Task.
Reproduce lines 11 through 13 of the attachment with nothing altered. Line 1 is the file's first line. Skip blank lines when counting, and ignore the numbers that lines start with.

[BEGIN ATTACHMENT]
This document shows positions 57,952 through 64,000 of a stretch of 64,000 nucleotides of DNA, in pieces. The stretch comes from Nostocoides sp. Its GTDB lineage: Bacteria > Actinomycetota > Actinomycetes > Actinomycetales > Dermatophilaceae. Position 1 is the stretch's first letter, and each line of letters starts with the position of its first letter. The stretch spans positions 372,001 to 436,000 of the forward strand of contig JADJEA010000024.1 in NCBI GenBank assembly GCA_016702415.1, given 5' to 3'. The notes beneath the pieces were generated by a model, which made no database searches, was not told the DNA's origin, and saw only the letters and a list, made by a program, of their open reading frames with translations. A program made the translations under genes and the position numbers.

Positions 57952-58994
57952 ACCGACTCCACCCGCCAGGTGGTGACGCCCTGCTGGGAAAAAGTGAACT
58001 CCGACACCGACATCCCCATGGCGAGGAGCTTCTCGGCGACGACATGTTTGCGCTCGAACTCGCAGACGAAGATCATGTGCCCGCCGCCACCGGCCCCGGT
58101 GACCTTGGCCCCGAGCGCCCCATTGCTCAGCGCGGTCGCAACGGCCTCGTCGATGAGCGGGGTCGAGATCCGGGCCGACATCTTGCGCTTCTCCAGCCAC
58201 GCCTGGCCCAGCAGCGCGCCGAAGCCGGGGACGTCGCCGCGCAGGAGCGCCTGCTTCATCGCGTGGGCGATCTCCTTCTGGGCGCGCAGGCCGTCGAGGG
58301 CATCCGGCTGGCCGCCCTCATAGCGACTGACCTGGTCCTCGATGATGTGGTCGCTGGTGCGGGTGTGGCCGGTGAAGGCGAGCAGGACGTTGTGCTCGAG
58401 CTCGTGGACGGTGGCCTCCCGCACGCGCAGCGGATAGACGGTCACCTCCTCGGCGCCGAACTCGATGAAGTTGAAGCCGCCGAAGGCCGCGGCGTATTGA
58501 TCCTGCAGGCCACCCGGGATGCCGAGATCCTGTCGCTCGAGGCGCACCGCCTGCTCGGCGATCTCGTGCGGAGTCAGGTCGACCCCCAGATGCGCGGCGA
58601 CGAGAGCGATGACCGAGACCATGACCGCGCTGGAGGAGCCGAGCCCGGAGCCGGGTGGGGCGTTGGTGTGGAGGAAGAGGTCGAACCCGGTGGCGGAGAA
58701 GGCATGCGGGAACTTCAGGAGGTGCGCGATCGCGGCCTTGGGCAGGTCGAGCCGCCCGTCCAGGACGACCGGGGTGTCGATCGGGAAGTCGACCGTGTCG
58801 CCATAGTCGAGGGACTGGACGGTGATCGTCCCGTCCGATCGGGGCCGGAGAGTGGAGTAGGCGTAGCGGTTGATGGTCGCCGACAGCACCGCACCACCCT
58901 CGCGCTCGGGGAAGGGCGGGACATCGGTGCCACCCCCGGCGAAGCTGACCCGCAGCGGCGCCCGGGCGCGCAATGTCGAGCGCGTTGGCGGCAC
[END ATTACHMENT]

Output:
58701 GGCATGCGGGAACTTCAGGAGGTGCGCGATCGCGGCCTTGGGCAGGTCGAGCCGCCCGTCCAGGACGACCGGGGTGTCGATCGGGAAGTCGACCGTGTCG
58801 CCATAGTCGAGGGACTGGACGGTGATCGTCCCGTCCGATCGGGGCCGGAGAGTGGAGTAGGCGTAGCGGTTGATGGTCGCCGACAGCACCGCACCACCCT
58901 CGCGCTCGGGGAAGGGCGGGACATCGGTGCCACCCCCGGCGAAGCTGACCCGCAGCGGCGCCCGGGCGCGCAATGTCGAGCGCGTTGGCGGCAC